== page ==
The woman was waiting for him to lead the way. Paolo held his breath. He wanted to be sure she was coming of her own accord. He refrained from glamoring her.
Does it matter?
He decided that tonight it did.
Paolo tucked his arm under hers and led her to the open bar, and away from the loud music. There was a fireplace and a deserted table nearby.
“I’ll get us something to drink. Why don’t you claim that table over there?”
“Claim?” she asked. Her green eyes reflected tiny fires from the twinkle lights in a canopy of stars overhead. She bit her lower lip, but obviously couldn’t keep the ends from upturning into a smile. Her fluttering eyelids danced, flashing fireballs at his heart, allowing himself to be seduced by her mortal charms.
“I figured we’d start on some port. Something deep and red.” He waggled his eyebrows, and she giggled, leaning against him. He could feel the firmness of her breasts against his upper torso. He swung his arm around her waist and pulled her even closer with a gentle tug. She arched back and examined his face, while he brushed the laces at the back of her dress, fingering every eyelet and silken strand.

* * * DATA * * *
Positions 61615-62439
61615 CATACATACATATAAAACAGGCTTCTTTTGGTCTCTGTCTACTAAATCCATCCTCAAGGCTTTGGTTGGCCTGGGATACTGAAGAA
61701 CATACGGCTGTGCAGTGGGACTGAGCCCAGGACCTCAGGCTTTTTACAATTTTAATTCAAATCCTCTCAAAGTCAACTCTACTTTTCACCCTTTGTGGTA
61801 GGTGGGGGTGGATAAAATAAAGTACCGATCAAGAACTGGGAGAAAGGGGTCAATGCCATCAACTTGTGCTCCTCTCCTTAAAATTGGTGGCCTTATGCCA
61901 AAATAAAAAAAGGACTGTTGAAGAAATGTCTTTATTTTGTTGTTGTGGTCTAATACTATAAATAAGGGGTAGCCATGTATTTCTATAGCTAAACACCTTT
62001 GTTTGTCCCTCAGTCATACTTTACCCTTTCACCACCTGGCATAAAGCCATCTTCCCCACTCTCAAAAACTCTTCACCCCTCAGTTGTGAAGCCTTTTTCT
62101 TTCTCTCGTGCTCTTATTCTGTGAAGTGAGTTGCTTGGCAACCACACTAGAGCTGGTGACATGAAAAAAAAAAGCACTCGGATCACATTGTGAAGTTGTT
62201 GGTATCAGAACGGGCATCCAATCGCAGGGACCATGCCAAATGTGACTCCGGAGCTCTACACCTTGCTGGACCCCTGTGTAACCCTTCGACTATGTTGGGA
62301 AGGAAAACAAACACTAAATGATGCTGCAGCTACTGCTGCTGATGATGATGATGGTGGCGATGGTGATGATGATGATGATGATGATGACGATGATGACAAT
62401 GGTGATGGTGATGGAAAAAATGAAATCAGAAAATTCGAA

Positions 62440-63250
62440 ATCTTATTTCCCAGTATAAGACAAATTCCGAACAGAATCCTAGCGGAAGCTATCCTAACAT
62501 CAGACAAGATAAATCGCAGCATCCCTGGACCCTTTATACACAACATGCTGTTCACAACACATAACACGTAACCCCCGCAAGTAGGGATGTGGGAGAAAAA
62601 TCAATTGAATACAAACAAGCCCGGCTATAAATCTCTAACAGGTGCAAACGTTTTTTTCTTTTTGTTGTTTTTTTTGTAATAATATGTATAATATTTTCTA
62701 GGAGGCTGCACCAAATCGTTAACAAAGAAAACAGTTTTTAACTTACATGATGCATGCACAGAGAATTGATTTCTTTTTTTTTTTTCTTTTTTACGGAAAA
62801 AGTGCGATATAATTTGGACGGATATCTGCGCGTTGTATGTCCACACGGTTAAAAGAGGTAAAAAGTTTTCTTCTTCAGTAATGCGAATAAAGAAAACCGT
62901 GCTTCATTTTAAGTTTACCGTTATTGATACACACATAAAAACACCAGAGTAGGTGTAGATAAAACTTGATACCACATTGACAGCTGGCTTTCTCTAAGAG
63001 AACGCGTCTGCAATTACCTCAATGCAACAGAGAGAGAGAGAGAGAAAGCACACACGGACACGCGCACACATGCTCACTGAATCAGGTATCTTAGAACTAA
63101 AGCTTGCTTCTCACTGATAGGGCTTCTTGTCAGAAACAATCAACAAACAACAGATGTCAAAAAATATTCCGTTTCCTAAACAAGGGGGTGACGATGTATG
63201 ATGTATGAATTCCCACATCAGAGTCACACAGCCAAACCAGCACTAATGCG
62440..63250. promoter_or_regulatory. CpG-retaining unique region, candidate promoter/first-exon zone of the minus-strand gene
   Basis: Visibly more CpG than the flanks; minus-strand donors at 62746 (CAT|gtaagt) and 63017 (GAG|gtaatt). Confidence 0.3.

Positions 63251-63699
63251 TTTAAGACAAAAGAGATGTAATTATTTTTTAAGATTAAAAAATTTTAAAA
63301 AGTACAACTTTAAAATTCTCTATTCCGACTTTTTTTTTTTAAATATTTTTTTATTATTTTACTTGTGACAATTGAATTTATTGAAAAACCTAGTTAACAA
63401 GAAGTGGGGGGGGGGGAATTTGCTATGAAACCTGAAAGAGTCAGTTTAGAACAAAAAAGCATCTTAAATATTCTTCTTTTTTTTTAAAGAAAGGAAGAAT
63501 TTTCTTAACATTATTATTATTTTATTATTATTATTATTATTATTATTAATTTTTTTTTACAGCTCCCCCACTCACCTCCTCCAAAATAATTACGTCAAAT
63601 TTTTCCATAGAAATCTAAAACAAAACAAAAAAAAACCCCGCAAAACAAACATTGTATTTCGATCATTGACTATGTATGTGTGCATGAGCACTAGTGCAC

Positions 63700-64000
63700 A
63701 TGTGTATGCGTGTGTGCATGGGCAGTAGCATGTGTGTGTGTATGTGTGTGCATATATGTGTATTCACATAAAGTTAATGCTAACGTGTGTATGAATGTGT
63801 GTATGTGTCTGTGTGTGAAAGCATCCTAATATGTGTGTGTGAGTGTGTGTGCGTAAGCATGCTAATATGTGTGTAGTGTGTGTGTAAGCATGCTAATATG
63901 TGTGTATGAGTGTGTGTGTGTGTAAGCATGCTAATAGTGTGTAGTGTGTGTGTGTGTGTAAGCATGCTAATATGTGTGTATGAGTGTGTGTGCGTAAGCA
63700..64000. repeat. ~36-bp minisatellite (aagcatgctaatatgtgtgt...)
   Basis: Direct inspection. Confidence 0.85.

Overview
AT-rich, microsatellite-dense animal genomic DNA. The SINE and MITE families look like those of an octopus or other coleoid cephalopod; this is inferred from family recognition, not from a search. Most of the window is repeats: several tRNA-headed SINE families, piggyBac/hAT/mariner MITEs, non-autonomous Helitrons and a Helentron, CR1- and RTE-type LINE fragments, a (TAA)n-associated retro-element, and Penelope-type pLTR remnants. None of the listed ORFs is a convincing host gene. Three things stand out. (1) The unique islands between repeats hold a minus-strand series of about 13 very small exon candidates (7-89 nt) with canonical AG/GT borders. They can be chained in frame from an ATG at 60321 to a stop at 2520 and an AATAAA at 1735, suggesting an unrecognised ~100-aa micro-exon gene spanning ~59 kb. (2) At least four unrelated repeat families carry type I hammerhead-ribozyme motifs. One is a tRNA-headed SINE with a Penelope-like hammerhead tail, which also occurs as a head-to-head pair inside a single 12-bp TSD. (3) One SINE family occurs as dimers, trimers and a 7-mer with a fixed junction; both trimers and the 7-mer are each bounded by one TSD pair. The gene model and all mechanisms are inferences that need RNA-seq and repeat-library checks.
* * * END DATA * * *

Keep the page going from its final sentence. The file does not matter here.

He couldn’t resist touching her, and spoke, releasing his dark power as he covered her with glam.
“I’m entranced by your scent. Do you taste as good?”
She was still for a second while she considered his question. Could she feel the threshold they were stepping through like he did? Caught in each other’s gaze, he heard a throat being cleared behind him and turned to face the red-haired bartender.
“Something to drink?” the man asked. The bartender’s bulbous, deep purple nose seemed to fill his entire face. He held a wet towel in his chubby right hand while he tapped fingers on the bar countertop with his left.
“Two ports. The oldest and rarest you have.” Paolo turned and whispered as he stroked the length of his Renaissance angel’s cheek and let his finger trail over her red lips, “Rare as the lady at my side.” Her eyelids fluttered under the weight of his control. He loved how she was so susceptible to his power, seemed to crave it.
He almost leaned in to kiss her, but couldn’t bring himself to take advantage of her vulnerability. He cursed himself for his lack of manners. He held onto her with both hands at her waist, righted her firmly on her feet, separating her warm body from his and waited for her to regain sense of herself.